ISRN Probability and Statistics

Volume 2013 (2013), Article ID 614938, 4 pages

http://dx.doi.org/10.1155/2013/614938

## Multivariate Likelihood Ratio Order for Skew-Symmetric Distributions with a Common Kernel

Wolters Kluwer Financial Services, Seefeldstraße 69, 8008 Zürich, Switzerland

Received 2 October 2013; Accepted 24 October 2013

Academic Editors: A. Hutt, E. Marchand, C. A. Tudor, and A. Volodin

Copyright © 2013 Werner Hürlimann. This is an open access article distributed under the Creative Commons Attribution License, which permits unrestricted use, distribution, and reproduction in any medium, provided the original work is properly cited.

#### Abstract

The multivariate likelihood ratio order comparison of skew-symmetric distributions with a common kernel is considered. Two multivariate likelihood ratio perturbation invariance properties are derived.

#### 1. Introduction

According to Azzalini and Capitanio [1], the density function of the multivariate *skew-symmetric* distribution (SSD) with centrally symmetric (about 0) density *kernel *, absolutely continuous univariate *skewing distribution *with an even density, and multivariate odd *skewing weight *, is defined by. The SSD depends on the skewing distribution and the skewing weight only through the *perturbation function *such thatand the *reflective property *holds. Conversely, any functionthat satisfies these conditions ensures thatis a density, which represents the SSD formulation adopted by Wang et al. [2]. In fact, any probability density function admits a uniquely defined SSD representation, as shown first by Wang et al. [2], Proposition. Azzalini and Regoli [3] refine this result to the representation of a density with arbitrary support in Proposition.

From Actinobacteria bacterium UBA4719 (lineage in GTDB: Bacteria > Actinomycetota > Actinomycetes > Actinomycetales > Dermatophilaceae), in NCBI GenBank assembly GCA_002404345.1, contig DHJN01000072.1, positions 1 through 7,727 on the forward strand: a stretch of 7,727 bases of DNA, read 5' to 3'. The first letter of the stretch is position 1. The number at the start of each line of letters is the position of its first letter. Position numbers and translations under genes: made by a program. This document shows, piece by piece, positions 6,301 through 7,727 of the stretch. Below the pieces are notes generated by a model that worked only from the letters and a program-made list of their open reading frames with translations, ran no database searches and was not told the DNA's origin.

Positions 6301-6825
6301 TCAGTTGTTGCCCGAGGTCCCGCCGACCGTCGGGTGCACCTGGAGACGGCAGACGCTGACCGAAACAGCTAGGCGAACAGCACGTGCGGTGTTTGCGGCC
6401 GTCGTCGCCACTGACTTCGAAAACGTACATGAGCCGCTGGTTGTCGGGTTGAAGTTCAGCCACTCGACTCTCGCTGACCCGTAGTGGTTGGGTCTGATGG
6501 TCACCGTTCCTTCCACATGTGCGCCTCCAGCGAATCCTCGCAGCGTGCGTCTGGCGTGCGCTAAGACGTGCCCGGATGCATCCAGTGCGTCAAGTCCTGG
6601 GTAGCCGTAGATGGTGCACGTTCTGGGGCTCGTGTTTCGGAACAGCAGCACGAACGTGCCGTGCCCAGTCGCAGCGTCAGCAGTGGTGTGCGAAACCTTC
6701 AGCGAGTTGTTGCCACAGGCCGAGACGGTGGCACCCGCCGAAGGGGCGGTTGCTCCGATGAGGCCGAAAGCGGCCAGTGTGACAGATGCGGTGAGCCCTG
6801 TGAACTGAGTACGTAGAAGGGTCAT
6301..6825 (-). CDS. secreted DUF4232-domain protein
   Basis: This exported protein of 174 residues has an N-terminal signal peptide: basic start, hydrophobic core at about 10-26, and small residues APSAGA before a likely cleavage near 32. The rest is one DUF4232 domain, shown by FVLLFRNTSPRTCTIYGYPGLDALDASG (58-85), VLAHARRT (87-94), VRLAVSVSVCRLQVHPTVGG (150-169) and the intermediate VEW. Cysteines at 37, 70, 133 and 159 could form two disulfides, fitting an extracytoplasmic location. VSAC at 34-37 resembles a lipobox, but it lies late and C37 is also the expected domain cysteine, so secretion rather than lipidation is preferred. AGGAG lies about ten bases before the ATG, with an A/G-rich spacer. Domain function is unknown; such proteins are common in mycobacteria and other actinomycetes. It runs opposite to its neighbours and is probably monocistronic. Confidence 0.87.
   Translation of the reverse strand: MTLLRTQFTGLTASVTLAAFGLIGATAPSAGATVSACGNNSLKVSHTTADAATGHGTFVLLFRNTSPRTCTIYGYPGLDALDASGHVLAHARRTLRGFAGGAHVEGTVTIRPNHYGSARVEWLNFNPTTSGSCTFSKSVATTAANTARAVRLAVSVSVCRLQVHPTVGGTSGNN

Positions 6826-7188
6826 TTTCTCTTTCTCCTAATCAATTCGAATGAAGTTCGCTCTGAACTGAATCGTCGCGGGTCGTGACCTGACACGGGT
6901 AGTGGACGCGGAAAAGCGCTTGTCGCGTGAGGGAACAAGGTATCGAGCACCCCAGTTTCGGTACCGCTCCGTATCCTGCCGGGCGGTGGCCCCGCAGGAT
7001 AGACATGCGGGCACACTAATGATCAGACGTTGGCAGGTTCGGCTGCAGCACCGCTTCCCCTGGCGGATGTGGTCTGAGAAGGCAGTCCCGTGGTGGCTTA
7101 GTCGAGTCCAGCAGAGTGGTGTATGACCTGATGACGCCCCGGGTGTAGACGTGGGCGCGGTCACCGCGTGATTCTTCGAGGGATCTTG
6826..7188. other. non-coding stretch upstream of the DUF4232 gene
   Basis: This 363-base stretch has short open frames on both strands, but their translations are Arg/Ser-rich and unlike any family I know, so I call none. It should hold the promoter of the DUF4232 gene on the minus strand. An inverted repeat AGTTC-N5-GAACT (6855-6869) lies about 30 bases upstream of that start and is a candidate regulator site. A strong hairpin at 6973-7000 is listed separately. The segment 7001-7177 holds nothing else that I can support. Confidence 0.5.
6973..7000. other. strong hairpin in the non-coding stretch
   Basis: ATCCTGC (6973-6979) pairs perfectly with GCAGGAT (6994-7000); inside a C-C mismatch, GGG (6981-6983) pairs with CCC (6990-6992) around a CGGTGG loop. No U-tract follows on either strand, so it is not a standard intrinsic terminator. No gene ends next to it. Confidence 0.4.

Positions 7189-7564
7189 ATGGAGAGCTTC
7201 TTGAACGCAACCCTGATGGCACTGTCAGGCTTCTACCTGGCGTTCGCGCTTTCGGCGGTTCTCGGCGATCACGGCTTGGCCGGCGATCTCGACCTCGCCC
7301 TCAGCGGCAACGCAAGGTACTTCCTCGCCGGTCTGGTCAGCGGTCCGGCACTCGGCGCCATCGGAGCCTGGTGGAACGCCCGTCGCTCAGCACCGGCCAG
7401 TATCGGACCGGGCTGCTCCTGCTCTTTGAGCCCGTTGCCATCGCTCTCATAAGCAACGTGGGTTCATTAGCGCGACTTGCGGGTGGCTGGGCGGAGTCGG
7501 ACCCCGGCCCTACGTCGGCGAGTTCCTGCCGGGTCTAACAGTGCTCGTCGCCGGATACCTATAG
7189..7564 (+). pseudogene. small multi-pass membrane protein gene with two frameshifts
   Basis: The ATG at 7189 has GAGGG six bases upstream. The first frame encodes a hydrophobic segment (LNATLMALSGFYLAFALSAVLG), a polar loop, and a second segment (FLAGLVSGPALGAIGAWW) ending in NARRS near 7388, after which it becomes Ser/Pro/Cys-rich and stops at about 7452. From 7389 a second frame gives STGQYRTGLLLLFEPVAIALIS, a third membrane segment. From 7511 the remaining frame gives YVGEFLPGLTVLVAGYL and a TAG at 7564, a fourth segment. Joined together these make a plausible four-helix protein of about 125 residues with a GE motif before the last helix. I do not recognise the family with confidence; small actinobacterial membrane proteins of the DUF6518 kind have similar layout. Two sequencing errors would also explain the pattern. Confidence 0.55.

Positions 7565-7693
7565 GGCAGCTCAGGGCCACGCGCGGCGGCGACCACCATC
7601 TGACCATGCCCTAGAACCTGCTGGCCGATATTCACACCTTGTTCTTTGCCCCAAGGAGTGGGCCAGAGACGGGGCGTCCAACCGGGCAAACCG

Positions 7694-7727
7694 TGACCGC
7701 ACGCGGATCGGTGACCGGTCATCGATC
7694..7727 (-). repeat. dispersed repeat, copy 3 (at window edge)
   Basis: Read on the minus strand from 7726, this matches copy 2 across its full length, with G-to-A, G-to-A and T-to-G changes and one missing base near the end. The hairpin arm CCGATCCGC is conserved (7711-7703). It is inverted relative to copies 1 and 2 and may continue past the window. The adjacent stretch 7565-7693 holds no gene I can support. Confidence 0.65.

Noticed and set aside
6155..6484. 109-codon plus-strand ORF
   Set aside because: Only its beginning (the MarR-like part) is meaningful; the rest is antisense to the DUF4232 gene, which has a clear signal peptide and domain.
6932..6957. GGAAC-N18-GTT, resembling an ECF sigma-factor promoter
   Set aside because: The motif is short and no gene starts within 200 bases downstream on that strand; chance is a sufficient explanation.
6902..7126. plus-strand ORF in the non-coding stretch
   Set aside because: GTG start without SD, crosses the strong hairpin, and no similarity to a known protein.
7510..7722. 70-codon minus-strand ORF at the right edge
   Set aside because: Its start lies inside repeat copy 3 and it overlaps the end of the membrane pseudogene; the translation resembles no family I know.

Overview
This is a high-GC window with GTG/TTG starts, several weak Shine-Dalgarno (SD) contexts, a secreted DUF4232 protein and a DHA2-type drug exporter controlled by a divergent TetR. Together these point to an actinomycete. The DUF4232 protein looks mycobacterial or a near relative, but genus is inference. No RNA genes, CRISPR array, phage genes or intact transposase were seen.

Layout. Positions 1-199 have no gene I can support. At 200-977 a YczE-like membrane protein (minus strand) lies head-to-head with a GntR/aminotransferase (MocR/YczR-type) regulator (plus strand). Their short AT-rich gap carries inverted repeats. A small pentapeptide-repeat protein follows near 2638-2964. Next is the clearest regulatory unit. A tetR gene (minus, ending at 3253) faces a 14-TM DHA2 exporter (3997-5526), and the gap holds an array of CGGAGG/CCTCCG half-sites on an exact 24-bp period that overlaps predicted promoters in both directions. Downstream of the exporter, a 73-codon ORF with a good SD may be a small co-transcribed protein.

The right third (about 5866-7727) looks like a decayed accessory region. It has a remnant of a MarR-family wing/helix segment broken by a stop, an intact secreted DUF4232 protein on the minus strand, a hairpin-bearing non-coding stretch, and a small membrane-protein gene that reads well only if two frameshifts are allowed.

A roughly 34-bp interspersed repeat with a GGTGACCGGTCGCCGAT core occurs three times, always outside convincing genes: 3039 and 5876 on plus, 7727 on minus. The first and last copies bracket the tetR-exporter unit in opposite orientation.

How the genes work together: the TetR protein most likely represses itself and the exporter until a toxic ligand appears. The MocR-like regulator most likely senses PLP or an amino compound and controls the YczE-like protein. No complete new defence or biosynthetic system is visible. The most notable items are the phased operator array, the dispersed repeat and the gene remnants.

The present note considers the multivariate likelihood ratio order for multivariate skew symmetric distributions with a common kernel. We obtain two general sufficient conditions in terms of a reverse hazard rate order (Theorem 4) and a weak reverse hazard rate order (Theorem 7) between perturbation functions. The second sufficient condition is related to Theorem 6.B.8 in Shaked and Shanthikumar [4], which establishes a sufficient condition for the stochastic order. It is simpler and implies even the likelihood ratio order.